Invalidating statements

You’re not indefinitely available to other people whenever they want to vent about something. If someone asks you specifically how you are doing, what’s wrong, or what you think. After all, you were comfortable enough with that feeling to share it! Instead of looking at their own reaction and owning up to their own discomfort when you talk about something that’s “too” emotional — the other person blames you. Just remember, you deserve better than emotional censorship. Hi Melissa - Unless I am interacting with a therapist or someone I know won’t censor me, I’ve learned it’s best to automatically respond with an “I’m okay”. But you don’t have a problem with feeling the way you do.You become someone else’s problem when you voice what they can’t accept in their own self. Or you might see how uncomfortable they actually are, and rethink how you can (casually) relate to them. It’s tough sometimes to not respond with cliche advice when people say they are down.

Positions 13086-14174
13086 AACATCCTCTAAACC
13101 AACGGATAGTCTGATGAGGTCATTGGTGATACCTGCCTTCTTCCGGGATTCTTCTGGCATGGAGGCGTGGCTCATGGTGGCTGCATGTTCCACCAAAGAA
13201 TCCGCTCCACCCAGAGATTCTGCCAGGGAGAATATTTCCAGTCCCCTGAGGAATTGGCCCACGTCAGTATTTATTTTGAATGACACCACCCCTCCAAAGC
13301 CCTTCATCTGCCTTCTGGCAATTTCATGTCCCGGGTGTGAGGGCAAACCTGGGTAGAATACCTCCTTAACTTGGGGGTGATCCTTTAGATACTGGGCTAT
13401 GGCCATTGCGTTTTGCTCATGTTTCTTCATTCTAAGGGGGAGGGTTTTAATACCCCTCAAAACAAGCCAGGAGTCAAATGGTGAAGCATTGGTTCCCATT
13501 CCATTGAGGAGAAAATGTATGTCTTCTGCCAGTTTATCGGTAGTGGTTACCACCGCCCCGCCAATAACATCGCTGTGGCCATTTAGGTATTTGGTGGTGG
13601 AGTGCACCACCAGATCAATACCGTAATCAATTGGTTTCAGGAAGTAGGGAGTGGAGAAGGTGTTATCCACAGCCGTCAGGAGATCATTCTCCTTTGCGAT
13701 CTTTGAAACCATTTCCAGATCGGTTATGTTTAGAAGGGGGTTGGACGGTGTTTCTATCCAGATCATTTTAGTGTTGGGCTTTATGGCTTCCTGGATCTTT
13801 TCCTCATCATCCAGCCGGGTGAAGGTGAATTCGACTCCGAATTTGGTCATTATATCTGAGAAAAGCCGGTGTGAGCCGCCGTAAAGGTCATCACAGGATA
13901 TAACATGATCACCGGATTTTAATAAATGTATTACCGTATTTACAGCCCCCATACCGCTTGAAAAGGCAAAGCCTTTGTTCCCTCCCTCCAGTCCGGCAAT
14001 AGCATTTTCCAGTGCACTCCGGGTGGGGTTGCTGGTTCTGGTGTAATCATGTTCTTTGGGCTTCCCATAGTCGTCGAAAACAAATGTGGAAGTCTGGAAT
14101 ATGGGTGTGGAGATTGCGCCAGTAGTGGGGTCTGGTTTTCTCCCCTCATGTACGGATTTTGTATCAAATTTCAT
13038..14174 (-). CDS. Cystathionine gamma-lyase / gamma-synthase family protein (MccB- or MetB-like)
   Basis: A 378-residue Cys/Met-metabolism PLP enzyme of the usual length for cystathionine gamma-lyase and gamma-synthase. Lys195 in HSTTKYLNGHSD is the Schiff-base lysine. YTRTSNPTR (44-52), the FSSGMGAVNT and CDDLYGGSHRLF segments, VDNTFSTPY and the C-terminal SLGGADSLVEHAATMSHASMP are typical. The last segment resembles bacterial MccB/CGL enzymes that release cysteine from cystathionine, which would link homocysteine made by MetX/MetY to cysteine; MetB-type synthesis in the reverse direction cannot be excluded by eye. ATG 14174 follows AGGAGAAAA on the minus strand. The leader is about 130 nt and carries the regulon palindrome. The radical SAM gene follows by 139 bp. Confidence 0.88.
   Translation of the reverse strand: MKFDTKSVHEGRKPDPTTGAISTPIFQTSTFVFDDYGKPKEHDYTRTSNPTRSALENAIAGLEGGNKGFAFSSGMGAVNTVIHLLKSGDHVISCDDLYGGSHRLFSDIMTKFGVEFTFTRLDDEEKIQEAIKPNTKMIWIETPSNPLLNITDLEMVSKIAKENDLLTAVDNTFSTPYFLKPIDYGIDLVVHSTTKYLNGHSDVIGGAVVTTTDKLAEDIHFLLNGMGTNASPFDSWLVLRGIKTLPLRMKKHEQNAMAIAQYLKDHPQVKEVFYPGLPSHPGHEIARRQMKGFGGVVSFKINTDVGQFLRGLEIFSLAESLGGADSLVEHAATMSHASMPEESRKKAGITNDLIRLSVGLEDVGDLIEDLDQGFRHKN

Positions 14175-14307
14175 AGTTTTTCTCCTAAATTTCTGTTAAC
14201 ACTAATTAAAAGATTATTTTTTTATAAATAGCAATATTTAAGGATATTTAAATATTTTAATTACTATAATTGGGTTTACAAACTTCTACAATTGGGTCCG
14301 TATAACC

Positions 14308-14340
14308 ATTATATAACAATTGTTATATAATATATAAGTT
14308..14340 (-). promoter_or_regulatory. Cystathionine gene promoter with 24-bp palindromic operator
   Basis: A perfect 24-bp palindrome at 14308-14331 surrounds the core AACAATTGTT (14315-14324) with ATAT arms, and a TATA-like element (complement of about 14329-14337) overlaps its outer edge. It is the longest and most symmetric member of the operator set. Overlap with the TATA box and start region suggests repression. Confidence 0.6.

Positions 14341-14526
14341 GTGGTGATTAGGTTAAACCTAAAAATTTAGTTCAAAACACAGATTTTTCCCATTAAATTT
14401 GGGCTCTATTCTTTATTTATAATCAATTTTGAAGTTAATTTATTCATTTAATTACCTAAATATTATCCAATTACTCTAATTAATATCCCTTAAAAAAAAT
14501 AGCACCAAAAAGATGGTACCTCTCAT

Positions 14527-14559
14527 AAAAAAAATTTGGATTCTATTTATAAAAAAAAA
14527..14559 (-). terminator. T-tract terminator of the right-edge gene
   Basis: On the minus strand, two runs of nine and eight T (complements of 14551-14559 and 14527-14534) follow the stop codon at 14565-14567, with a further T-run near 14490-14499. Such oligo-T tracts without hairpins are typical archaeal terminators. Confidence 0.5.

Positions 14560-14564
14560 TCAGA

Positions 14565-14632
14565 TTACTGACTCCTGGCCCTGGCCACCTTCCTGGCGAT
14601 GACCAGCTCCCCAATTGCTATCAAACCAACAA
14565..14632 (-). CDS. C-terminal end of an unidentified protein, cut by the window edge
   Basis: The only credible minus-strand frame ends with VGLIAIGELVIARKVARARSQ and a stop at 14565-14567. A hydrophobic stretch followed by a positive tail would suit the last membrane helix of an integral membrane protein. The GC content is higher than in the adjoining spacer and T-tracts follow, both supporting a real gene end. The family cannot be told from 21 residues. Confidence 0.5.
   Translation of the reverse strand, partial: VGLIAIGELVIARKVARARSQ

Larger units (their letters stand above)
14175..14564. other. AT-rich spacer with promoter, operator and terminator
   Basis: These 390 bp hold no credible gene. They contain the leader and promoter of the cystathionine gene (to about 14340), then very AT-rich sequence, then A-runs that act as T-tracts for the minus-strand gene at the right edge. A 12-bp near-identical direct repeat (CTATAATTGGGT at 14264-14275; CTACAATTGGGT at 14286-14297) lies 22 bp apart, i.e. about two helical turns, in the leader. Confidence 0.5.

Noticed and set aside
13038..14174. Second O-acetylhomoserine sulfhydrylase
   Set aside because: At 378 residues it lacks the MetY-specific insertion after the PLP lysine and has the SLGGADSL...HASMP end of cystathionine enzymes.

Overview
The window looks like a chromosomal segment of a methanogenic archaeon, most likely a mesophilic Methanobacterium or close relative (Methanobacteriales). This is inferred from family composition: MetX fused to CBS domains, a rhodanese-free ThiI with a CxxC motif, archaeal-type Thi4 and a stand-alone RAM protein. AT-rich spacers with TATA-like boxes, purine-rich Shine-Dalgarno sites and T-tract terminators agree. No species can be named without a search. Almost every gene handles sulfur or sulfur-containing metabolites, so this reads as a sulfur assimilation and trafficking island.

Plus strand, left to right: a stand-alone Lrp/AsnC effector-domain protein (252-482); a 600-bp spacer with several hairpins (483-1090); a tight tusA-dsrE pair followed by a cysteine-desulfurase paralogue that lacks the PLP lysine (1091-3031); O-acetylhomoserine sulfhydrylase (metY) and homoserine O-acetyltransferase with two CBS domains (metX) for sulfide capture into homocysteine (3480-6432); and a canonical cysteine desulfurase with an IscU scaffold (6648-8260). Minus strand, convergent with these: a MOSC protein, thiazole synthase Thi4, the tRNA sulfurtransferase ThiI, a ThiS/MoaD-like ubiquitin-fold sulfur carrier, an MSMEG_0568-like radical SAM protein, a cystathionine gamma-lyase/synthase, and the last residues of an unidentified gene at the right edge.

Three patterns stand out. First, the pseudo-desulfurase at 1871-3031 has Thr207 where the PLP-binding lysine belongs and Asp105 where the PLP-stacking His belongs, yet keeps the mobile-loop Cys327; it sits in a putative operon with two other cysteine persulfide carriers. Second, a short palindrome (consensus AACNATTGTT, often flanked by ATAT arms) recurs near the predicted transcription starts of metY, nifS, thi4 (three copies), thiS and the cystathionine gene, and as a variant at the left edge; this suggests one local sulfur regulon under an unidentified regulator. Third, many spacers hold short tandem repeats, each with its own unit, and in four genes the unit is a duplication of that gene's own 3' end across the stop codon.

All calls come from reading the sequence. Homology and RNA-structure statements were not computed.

It is possible to be true to yourself and disagree with someone and still validate them - with sentences like: “I would have handled this differently, but I can understand why you were so angry”, or “I see this is important to you, but I just don't think I can live with it. ” Validation, on the other hand, is a powerful tool that you can use to build intimacy with your spouse, and cooperation with co-workers.

Often we do things and we don’t even realize we’re doing them - like invalidating our spouse or co-workers.

Statements like: “That is a ridiculous idea” or “You are way too sensitive” are invalidating.

Or it can be non verbal: like rolling your eyes, looking at your watch, or drumming your fingers while someone is talking to you.

Validation, on the other hand, is acknowledging a person's right to think or feel a certain way, even it you don't agree with them.